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European City in Comparative Perspective: Seventh International Conference on Urban History  

Τίτλος:Merchants' houses in victorial Liverpool
Κύρια Υπευθυνότητα:Sharples, Joseph
Θέματα:Merchants -- England -- Liverpool -- History
Merchants -- Dwellings -- England -- Liverpool -- History
Housing -- England -- Liverpool -- History
Έμποροι -- Αγγλία -- Λίβερπουλ -- Ιστορία
Έμποροι -- Κατοικίες -- Αγγλία -- Λίβερπουλ -- Ιστορία
Στέγαση -- Αγγλία -- Λίβερπουλ -- Ιστορία
Ημερομηνία Έκδοσης:2008-02-04
Abstract:The School of History at the University of Liverpool is engaged in a three-year project investigating the merchant community of Liverpool in the second half of the 19th century. One element of this project, funded by English Heritage, is a study of the merchants’ architectural activities over a longer period (the mid 18th to the early 20th century), focusing particularly on housing.Liverpool during this period was entirely a commercial town, created and governed by merchants and traders rather than by hereditary landowners. Their aspirations and self-image are reflected in the types of houses in which they chose to live. The broad picture of the development of merchant housing in Liverpool is one of gradual decentralisation, combined with steadily increasing scale. In the 18th century, the mercantile elite lived in the very centre of the town, close to the docks where they made their money, in dwellings that were often combined with their warehouses and offices. In the later 18th and early 19th century they began to move to new, more spaciously planned streets on the outskirts, separate from their places of work. In the middle of the 19th century, residential parks were developed on the rural fringes of the town, where the wealthy could enjoy greater privacy in much bigger houses, with greener, more spacious surroundings. This development reached a climax with the laying out of Sefton Park in 1867-72, a 109-hectare public park 3 km from the old town centre, surrounded by extremely large villas. Throughout the period, the very richest merchants lived even further out, in substantial mansions set in extensive private grounds.Research for the project has only just begun, and it is not yet possible to say what results will have emerged by October, but I will be in a position to present preliminary findings and identify emerging trends. Among the questions my research will address are the following:• Over time, what were the patterns of movement of individuals and families from one residential area to another? What evidence is there that merchants lived in clusters, according to shared commercial interests, ethnicity or religious affiliation? To what extent was the exodus from the centre dependent on developments in private and public transport? What proportion of merchants had second homes in the country, and what proportion left the town on their retirement?• How did residences for the merchant class increase in size, to accommodate expanding households, to provide facilities for entertaining, to give greater comfort, and to proclaim status? Was the merchant class distinct in its architectural expression from comparable social or professional groups?• How did the provision of gardens develop over time? Was the trend towards increased privacy constant during the period, or did exclusivity reach a peak with the private, gated parks of the mid 19th-century, to be followed by the more ostentatious villas of Sefton Park that border public roads and pleasure grounds? • To what extent was housing for the merchant class erected speculatively by builders, and to what extent did future occupiers build for themselves? What does the evidence of architecture, furnishing and decoration tell us about the aspirations and life-style of the merchant class? How many were art collectors? Was their taste advanced or conservative? How did they use their houses to display their wealth and possessions? Among the major sources for this research project will be maps, street directories, census returns, family papers, architectural periodicals, historical photographs, and most importantly the surviving buildings themselves. The aim is to arrive at a deeper understanding of the way of life of this influential but little-understood commercial elite, through the study of its architectural legacy.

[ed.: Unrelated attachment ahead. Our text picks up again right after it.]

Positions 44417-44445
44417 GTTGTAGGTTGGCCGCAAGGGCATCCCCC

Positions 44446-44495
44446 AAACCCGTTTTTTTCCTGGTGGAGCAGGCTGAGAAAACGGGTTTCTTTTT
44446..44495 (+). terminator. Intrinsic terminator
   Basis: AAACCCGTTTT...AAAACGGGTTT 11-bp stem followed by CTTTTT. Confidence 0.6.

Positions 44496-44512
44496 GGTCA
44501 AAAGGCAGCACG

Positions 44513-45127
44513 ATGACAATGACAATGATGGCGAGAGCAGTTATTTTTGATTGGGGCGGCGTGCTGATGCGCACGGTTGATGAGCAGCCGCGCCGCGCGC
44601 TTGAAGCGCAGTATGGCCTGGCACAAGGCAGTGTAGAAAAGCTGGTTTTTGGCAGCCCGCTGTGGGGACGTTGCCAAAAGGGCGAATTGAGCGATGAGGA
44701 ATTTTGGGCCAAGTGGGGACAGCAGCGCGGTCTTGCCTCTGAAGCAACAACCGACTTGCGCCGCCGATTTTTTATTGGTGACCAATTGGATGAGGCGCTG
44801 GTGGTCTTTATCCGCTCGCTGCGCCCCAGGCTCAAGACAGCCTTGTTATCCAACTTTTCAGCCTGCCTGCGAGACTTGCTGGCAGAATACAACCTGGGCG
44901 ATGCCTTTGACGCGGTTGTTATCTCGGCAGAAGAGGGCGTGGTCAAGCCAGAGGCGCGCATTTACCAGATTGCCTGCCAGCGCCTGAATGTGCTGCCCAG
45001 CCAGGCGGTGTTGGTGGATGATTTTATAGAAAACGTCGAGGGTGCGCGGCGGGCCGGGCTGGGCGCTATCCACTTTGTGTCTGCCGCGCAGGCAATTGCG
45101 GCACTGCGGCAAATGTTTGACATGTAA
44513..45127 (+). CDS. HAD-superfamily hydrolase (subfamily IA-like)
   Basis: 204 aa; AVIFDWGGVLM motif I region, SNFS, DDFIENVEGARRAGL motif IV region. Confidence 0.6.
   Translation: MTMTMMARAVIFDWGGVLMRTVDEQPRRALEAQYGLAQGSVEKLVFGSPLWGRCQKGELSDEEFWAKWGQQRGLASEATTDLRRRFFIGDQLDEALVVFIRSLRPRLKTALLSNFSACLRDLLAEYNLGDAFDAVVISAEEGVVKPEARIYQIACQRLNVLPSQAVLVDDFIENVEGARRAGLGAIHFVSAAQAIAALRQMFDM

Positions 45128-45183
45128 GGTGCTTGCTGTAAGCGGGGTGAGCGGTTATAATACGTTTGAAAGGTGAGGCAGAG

Βιβλιογραφική Παραπομπή:Paper presented at Seventh International Conference on Urban History: European City in Comparative Perspective, Panteion University, Athens - Piraeus, Greece, 27-30 October 2004, Session: Living in the city: Urban Elites and their residences
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